The U.S. Census Bureau hosted a webinar on Monday, March 14, 2022, at 1 p.m., Eastern Daylight Time, to give the media and data users an overview of 1950 Census records set to be released from the National Archives and Records Administration (NARA) on April 1.
The webinar highlighted statistics from the 1950 Census, the historical context to how the 1950 Census was conducted, and provided information from the NARA on how to access these records when they become available to the public and what resources are available now. The presenters are:
Premiering June 15, 2021, at 1 p.m. Eastern YouTube: The National Archives and Records Administration (NARA) recently accessioned the core collection of Merchant Marine Licensing Files, which are now open to the public for the first time at the National Archives at St. Louis. Theresa Fitzgerald, Director of the National Archives at St. Louis, will discuss these holdings as well as auxiliary collections of Merchant Marine records that are complex and closely connected. Presentation slides/handout here.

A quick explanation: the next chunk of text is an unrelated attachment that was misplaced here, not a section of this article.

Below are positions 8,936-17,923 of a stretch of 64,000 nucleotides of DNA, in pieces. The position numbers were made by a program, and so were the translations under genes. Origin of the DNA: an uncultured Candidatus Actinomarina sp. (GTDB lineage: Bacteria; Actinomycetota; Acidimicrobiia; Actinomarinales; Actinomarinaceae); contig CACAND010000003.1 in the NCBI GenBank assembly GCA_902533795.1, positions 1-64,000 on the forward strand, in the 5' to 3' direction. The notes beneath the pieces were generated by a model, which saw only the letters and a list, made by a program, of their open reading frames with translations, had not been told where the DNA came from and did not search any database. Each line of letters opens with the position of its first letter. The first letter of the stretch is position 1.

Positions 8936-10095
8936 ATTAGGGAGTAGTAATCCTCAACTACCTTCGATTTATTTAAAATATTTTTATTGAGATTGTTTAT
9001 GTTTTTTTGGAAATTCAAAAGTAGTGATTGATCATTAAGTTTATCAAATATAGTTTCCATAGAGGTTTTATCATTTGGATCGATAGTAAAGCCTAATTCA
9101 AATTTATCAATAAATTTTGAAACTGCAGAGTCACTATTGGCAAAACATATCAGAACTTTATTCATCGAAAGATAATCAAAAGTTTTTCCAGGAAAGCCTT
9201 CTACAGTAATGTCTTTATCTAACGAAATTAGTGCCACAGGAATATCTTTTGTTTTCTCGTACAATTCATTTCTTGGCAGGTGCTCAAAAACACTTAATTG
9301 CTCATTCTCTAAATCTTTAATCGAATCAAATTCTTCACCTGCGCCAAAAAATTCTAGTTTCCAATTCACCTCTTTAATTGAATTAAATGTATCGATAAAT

Premiering today, June 8, 2021, at 1 p.m.! The National Archives Building in Washington, DC contains many records about noncombatant civilians connected with the Union Army during the American Civil War. However, the records are underutilized because there is no comprehensive index, no “one” place to look, and require time-consuming research into obscure records. Digitization is slowly changing that, however! This lecture by Claire Kluskens will provide suggestions for research with emphasis on online materials that can help you get started.
Premiering today, May 11, 2021, at 1 p.m., this presentation will provide an overview of what’s available for genealogists on the archives.gov website, and demonstrate how to navigate to its many resources and tools, including the National Archives Catalog, the Access to Archival Databases (AAD) system, the Microfilm Catalog, topic pages, articles, reports, and blogs. We’ll explore the Genealogy portal page, and also see how the website is organized, which will enable you to do even more expansive searches for information.